When I double-click on a tag, the pane that lists all the files focuses on that tag. The pane or area I’m talking about is between the sidebar and the document area with View->Preview set to Widescreen.

Once focused on a tag, click the Tags icon on the bottom edge of the sidebar or click Tools->Filter->Tags.

This will give you a list of all the tags applied to documents tagged with the tag you’re focused on. You can click tags in that map to further refine the tag filtering.

You can also navigate around in the sidebar, preserving the tag filter.

Does this do what you need?

It’s possible to autocomplete tags when searching them in DT.

I keep a smart group named “tag filter” in the left side bar. When I want to find files with a certain set of tags, I double click the smart group, and type in the Tag is field.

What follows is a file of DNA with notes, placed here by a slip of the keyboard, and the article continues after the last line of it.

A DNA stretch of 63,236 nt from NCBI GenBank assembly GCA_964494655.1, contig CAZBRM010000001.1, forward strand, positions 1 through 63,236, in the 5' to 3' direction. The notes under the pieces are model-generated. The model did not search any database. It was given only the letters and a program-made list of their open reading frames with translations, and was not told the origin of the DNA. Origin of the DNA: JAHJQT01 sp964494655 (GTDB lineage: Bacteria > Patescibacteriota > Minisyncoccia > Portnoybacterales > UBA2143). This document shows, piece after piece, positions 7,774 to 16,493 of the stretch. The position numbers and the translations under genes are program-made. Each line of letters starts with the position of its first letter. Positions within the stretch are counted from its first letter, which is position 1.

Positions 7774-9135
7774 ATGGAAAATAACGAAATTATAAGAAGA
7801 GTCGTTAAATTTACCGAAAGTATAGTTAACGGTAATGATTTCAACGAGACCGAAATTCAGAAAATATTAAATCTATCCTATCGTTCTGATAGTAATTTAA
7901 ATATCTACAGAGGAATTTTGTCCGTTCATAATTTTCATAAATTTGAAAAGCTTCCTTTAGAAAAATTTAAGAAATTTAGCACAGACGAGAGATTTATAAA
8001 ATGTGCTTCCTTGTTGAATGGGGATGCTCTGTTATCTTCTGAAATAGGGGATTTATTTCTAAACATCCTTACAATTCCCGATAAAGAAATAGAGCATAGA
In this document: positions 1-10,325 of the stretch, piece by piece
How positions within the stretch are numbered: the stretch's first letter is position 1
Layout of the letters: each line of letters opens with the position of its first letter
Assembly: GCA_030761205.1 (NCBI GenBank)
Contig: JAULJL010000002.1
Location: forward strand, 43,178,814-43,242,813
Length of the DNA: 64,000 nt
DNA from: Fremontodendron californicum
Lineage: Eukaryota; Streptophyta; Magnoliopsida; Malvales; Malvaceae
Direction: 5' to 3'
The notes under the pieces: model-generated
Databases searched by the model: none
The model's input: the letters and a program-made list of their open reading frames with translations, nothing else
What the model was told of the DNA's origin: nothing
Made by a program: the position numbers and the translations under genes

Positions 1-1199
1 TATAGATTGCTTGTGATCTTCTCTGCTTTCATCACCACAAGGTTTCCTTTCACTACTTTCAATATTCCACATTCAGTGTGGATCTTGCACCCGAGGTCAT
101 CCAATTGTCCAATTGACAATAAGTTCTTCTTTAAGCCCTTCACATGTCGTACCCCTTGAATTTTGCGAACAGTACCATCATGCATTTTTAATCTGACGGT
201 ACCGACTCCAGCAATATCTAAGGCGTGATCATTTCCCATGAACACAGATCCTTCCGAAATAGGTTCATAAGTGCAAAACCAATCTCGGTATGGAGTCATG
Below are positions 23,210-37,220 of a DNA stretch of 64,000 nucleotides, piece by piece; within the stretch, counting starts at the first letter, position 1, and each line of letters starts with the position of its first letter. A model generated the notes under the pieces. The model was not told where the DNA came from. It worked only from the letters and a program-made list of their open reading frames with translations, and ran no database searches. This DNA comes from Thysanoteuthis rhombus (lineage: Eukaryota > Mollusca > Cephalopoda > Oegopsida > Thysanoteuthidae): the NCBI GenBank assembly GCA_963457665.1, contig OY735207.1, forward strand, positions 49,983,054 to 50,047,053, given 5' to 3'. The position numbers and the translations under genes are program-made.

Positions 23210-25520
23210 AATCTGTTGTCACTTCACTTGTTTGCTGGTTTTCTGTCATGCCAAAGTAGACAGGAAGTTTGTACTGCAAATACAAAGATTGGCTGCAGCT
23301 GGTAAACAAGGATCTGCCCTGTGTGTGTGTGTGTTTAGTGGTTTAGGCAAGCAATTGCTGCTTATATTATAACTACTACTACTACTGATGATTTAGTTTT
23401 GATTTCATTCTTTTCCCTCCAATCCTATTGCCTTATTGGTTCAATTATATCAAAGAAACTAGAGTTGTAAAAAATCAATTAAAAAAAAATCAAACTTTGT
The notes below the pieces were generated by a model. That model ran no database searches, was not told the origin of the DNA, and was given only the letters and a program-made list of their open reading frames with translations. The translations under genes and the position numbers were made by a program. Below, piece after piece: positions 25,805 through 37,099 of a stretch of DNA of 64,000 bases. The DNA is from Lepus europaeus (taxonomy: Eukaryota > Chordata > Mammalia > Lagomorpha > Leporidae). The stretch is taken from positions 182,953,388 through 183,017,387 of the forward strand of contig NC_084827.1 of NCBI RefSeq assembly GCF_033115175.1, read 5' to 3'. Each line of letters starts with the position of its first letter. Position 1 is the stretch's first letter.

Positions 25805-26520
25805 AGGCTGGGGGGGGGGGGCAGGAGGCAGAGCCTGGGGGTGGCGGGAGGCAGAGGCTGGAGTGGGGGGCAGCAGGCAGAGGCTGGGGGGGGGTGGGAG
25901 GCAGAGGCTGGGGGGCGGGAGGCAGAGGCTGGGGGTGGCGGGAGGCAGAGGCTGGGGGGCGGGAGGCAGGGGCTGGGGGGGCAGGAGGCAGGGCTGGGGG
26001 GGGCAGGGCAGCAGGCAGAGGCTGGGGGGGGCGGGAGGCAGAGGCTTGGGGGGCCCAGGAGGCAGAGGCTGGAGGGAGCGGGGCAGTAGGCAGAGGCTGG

This means you don’t have to remember exactly what the tag is to search for it. And you can easily save the results, which will automatically update itself when there are new files.

IMO text search can be much more efficient than sifting through a long list of tags, grouped or not. In terms of time complexity on the user’s side, text search is approximately O(1), whereas list selection may be something in between O(logn) and O(n).

Not to mention the dread I feel every time I have to use a side pane full of filter options …

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I hear you regarding clean interfaces and simple access - but the tag filter is pretty easy to use, at least in the situations where I’ve found it helpful.